What I'm reading: 9 Dragons, by Michael Connelly
As I write this, I'm home again. A cold front had blown through and we returned home to glorious weather. Today, it's laundry, so while the machines do their things, I thought I'd recap more trip highlights.
Thursday, the weather was crisp and sunny enough to walk through the old city, although I felt the aftermath of the previous night's walk to and from the port. One of my goals was to visit the Choco Musée, which is a small display and shop outside of the old city, not too far from the hotel. The distances aren't great, but the changes in elevation are killer. I can't imagine navigating those sidewalks and stairs in icy conditions.
I did get to the museum and chocolate shop, and treated myself to a box of assorted confections. The box was almost too pretty to open -- almost.
These are the chocolates I picked out.
And if you have a few minutes, check out their website.
On my wanderings, I found a couple of Irish pubs, so we decided we'd go back down there for dinner. We ended up at St. Patrick's where the Guinness was on tap (although it was a fast pour), and the fish and chips were … well, they weren't the same as the ones I had in England. Of course, after walking down to the pub, we had to walk back up to the hotel.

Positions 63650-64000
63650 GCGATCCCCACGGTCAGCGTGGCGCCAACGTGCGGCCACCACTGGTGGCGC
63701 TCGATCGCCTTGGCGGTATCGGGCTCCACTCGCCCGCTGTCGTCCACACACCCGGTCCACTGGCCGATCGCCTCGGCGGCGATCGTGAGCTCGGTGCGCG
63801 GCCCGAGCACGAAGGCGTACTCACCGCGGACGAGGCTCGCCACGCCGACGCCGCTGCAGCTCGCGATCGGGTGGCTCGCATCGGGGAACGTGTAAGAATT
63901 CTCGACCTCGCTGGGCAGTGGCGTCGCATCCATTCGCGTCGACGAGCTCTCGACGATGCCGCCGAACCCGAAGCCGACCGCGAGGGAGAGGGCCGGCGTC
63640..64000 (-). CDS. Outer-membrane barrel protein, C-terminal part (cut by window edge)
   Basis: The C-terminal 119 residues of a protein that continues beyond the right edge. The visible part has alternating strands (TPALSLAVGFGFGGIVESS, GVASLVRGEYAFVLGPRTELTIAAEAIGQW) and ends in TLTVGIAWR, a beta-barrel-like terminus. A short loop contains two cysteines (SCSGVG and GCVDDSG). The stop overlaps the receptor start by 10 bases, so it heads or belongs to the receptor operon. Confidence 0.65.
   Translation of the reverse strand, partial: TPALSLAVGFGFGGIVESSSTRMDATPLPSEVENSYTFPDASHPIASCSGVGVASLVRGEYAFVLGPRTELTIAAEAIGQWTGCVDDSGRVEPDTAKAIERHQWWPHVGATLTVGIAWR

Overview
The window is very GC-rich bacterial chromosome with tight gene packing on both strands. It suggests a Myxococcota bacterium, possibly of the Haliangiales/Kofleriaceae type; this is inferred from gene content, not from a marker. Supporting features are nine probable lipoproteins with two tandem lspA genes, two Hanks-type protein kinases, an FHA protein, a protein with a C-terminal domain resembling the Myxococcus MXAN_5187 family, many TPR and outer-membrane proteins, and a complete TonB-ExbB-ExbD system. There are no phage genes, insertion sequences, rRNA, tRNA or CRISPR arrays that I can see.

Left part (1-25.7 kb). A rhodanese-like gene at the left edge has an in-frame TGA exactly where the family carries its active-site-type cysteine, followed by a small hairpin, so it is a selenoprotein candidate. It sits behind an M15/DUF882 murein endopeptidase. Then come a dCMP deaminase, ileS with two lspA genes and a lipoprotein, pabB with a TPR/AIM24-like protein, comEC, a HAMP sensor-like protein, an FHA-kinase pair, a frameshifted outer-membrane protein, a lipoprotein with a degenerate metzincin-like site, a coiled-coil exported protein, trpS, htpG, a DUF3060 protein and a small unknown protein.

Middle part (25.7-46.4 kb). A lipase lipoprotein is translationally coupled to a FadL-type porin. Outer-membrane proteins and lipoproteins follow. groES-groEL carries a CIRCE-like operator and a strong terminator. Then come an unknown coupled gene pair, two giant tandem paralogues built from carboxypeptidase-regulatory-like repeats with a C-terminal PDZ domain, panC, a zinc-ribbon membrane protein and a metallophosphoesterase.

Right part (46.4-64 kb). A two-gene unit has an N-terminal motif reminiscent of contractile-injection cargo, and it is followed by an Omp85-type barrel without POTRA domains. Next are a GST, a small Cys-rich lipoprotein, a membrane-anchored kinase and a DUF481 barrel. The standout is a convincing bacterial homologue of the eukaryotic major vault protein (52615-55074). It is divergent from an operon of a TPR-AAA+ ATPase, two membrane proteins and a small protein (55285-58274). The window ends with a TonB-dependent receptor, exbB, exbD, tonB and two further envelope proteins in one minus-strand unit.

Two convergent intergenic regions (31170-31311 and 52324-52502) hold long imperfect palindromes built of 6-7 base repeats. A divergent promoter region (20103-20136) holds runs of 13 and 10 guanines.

As for the 'working' part of the day:
After turning in my revisions, and getting editorial comments, I mentioned that I had originally written a different sort of ending for the book, and since she was having trouble with the way the current ending was going, I said I'd send it to her. Luckily, I had an old, old draft on my laptop with that first ending.
I didn't want to spend TOO much of my 'vacation' time working on edits if she didn't like the concept, but I did give it a rough polish and figure out where it would fit into the existing manuscript. She liked the new version better, so we're back to editing again. Cutting, pasting, checking for continuity, weaving in transitions was a challenge. I'm used to working on my PC, and having a printer on hand so I can look at a hard copy to catch things like repeats, places where I hit 'copy' instead of 'cut', etc. But, I trudged through it, and sent it back to her.
She sent her comments and edits. This time, she not only said things like, "here she should look at him, searching for ... 'something' … and then "and here she finds whatever it was" but she also added bits of dialogue, touches of narrative. The issue then becomes deciding 1) if I agree with the premise; and 2) if the wording is not my voice (or the voice of my character), and how to adjust it so it is.
I'm fortunate to have an editor who's willing to discuss why she wants changes, and who will listen to my reasoning when I don't agree. We must have gone back and forth half a dozen times on the final paragraph of the manuscript, before we found the wording that evoked the right reactions in both of us. I don't like to think of our process as one of compromises, because that implies that we end up with something neither of us really likes.
Tomorrow, my guest is Sheila Deeth, who will be talking about alternative routes to publication.